America’s "unofficial" relationship with Taiwan is by far its most heavily regulated. Where Taiwan diplomats are allowed to travel in the U.S., which government buildings they can enter, whether they can fly the ROC flag, and who they can meet where. Likewise for the United States. In spite of America's commitments to peace and security in the Taiwan Straits and close partnership with the Taiwanese military, even visits by American military officers are tightly regulated. Small things like where American diplomats meet their hosts and under what circumstances, what kind of letterhead they may use, and when and whether they fly the American flag are all regulated. So are big things, like what kind of aircraft we provide Taiwan, whether cabinet level officials travel to Taiwan, and whether the U.S. is able to conclude a Free Trade Agreement (FTA).
How much of these restrictions are actually required by America's one-China policy, and how much is the unnecessary product of over eager, excessively cautious State Department lawyers? What more can the U.S. and Taiwan do to further their relationship and mutual interest within the parameters of America's basic longstanding policy concerning cross-straits relations?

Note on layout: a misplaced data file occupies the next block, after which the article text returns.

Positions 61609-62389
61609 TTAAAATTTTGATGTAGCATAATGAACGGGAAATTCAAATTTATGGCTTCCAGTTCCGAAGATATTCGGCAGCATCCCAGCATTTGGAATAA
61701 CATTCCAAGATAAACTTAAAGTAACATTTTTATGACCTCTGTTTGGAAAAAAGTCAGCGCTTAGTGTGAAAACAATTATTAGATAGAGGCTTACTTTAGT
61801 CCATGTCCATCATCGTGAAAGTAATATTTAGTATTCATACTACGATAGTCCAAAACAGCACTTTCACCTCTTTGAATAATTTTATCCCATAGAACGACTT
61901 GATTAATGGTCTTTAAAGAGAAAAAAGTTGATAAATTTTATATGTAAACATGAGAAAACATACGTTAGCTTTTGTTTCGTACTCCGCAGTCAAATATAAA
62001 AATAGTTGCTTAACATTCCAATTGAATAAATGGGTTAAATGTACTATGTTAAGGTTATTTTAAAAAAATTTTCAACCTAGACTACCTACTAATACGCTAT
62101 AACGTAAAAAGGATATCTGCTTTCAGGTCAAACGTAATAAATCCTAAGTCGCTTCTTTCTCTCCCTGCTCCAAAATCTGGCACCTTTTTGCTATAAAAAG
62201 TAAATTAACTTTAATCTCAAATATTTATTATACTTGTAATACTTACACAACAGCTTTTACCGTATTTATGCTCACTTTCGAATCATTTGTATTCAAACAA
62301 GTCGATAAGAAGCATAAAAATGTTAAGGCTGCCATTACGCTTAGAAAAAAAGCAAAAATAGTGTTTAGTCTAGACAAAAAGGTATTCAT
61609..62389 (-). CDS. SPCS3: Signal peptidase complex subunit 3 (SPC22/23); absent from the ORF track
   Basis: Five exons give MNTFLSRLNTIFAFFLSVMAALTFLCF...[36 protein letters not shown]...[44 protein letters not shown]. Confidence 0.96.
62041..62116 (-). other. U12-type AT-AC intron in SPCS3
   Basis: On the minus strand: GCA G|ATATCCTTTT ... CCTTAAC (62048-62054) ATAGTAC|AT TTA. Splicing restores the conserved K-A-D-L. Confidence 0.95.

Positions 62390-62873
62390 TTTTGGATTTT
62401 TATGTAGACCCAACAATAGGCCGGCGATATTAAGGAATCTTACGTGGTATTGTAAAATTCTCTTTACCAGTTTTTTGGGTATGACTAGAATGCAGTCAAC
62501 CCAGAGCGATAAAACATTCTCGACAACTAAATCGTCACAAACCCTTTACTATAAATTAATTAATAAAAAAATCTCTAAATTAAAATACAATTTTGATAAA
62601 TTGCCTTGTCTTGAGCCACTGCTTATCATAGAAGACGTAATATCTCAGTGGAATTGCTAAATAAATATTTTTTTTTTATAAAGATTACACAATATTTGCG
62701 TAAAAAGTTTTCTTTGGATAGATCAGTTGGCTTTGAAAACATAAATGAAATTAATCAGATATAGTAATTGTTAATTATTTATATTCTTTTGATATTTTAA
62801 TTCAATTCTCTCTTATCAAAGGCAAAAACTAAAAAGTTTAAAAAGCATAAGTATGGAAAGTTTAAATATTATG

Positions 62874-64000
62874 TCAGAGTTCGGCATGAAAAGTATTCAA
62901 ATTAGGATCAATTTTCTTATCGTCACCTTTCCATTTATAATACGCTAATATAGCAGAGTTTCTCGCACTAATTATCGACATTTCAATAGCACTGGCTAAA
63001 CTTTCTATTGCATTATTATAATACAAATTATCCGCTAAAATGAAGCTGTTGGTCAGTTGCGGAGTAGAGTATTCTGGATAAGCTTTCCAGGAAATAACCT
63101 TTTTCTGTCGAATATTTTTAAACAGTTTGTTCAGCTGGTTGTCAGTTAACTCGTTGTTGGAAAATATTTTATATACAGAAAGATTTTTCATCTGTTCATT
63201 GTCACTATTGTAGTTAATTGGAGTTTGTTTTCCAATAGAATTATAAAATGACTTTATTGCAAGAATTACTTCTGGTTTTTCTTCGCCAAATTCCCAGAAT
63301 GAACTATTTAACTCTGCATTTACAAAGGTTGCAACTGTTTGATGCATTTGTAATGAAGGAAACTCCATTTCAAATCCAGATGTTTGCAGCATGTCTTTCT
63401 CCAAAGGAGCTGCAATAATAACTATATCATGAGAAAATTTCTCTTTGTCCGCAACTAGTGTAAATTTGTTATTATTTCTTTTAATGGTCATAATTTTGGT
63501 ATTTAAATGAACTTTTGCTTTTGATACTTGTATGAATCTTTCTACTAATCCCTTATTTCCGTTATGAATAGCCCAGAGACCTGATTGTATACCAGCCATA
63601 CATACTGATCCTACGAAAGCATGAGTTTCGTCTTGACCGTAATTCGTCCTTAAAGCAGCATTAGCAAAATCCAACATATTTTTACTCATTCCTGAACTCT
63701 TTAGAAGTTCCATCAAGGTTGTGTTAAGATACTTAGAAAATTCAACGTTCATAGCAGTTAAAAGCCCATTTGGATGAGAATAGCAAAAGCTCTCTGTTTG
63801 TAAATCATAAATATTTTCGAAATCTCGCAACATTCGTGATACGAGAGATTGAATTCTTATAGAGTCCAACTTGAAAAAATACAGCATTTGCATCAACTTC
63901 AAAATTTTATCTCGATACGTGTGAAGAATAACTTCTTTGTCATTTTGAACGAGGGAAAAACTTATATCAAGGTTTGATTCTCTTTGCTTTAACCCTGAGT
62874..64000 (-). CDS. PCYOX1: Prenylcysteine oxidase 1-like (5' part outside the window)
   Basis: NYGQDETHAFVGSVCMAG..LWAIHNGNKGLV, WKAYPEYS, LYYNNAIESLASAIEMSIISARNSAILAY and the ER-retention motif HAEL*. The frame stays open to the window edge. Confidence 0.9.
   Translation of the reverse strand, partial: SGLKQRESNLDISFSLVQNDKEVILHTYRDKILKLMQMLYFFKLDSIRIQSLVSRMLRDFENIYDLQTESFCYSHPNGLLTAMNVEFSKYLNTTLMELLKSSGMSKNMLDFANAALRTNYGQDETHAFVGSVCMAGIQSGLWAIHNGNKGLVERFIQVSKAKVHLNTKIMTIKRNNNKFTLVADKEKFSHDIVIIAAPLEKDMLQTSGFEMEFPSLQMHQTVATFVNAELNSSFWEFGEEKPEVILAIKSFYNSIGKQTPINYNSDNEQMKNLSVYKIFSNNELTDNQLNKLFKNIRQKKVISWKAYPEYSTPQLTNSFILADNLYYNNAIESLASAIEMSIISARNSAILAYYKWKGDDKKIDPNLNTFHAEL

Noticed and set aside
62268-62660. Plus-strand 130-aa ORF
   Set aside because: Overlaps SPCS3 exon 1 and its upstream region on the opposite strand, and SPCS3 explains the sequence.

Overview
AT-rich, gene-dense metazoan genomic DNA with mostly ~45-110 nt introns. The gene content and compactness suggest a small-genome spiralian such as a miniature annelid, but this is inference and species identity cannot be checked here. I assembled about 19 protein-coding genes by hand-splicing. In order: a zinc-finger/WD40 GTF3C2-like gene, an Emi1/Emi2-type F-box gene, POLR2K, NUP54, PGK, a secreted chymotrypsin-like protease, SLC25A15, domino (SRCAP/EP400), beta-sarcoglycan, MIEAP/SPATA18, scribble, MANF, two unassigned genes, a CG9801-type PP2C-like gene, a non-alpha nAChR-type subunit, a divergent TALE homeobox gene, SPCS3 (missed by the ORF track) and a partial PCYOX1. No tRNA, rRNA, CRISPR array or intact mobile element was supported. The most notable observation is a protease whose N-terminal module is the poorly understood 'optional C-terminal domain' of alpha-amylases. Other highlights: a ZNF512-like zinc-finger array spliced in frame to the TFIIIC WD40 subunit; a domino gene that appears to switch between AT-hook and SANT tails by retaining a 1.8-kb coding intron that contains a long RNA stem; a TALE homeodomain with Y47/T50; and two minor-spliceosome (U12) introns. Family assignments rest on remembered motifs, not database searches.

More About the Speakers
Keynote Remarks by
The Honorable Phil Gingrey (R-GA)
Member, United States House of Representatives
Followed by a Panel Discussion with
President and Chief Executive Officer, Project 2049 Institute
Shirley A. Kan
Specialist in Asian Security Affairs, Congressional Research Service
Dr. Kwei-bo Huang
Visiting Fellow, Center for Northeast Asian Policy Studies, The Brookings Institution
Director, Asian Studies Center